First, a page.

James Ismael Ford, who is also a guiding teacher of the rapidly-growing practice network, Boundless Way Zen, has a new book out called If You’re Lucky, Your Heart Will Break: Field Notes from a Zen Life. We’re pleased to share with you here one of that book’s early chapters, entitled “Earthquakes”:
The first half of 2010 felt like the year of the earthquake. In January Haiti was absolutely devastated; in February there was another, even stronger quake in Chile, although fortunately less damaging; in March another tumbler in Taiwan; quickly followed by one more in Mexico; then in April, a pretty bad one on the Tibetan plateau. No doubt, such things can give one pause.
Among the responses to the devastation of these events was New Age guru Dr. Deepak Chopra sending a tweet to his followers, apologizing for starting the quake in Mexico through the force of his meditations. I assumed it was a joke—if one in pretty bad taste. But when asked for clarification, the good doctor didn’t plead an unfortunate sense of humor; instead he explained that he’d indeed been doing a powerful meditation at the time of the quake, though he did acknowledge that correlation isn’t necessarily causation.
As creepy as that might be, however, it pales when compared to fundamentalist Christian preacher Pat Robertson’s astonishing assertion that the horrendous Haitian earthquake was the result of Haiti’s founders having made a pact with the devil. “Blame the victim” is a venerable if reprehensible tradition explaining horrors, natural and otherwise.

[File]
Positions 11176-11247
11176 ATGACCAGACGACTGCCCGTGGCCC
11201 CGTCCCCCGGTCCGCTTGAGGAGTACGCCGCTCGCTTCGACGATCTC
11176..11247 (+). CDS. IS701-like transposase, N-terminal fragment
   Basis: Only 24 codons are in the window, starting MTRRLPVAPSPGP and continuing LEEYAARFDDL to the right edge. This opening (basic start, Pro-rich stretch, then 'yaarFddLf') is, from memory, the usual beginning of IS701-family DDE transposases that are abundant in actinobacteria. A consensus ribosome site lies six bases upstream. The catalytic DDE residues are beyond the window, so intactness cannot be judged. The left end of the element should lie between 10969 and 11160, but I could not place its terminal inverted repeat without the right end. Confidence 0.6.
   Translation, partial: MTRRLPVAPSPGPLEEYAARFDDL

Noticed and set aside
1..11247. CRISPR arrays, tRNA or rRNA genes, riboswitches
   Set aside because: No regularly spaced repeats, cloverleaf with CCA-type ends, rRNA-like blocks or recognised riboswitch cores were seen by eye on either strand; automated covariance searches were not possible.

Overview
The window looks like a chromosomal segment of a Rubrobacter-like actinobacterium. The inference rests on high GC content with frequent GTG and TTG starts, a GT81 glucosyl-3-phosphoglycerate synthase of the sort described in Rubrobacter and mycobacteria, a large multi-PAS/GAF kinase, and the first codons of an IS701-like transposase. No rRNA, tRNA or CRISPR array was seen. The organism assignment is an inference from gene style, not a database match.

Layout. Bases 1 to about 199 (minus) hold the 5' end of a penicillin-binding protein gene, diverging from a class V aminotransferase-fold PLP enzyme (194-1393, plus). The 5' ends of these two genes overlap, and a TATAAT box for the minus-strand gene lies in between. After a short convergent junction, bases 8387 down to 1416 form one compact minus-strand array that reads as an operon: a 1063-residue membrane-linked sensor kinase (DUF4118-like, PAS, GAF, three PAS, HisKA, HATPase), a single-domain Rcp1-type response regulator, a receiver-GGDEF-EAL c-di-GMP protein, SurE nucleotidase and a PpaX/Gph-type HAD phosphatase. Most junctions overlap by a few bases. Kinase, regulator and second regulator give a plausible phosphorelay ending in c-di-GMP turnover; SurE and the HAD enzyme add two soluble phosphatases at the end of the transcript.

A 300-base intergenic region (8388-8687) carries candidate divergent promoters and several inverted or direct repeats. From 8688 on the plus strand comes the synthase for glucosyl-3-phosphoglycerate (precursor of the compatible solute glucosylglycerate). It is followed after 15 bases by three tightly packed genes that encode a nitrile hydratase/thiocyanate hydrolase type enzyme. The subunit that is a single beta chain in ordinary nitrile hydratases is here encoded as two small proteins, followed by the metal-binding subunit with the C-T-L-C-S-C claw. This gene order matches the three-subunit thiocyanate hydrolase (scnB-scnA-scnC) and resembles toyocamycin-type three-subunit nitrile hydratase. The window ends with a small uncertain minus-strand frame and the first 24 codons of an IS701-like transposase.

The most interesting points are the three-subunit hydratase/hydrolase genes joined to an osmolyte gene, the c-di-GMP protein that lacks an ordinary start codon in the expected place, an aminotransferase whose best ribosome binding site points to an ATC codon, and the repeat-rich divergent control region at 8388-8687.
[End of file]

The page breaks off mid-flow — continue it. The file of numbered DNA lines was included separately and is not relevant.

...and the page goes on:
Of course both these characters stand in a long line of people getting out in front of disasters and suggesting they know why they happened. The ones above are classic examples: one to claim unseen powers, another to blame the victim—though blaming victims is a way to claim power, as well. And these sorts of responses are about power—who has it, and who doesn’t.
And these are among the reasons I’m not overly enamored with religions.
Too often it’s just about power. No doubt natural disasters are very powerful things—and few are as mysterious and confusing and frightening as earthquakes. As a native Californian, I know—I’ve experienced many quakes. By and large, for most of my life, I didn’t really give them a lot of thought—until, that is, October 1989.
My wife Jan and I were living in Berkeley, California. On October 17, at 5:04 PM, I was at my internship site at the First Unitarian Church in San Jose, at the bottom of the Bay some forty-five miles from Berkeley. The whole thing remains vivid in my mind. I was standing in the front office, as was Lindi, our senior minister. Margie, our church’s administrator, was sitting at her desk. That’s when the earthquake struck. We were all native Californians so we ignored the first pitch. But with the second roll, as products of California’s public education system, Lindi and I each stepped into doorways while Margie went under her desk.
And that’s when I realized there was something they didn’t mention in those instructions at school. It was true I was in a relatively secure place should the building collapse—but I was also sharing that space with a door that wanted to fly back and forth. At 6.9 on the Richter scale and known later as the “pretty big one,” the Loma Prieta remains one of the largest recorded earthquakes in the lower forty-eight, and the most severe quake either Jan or I have ever experienced.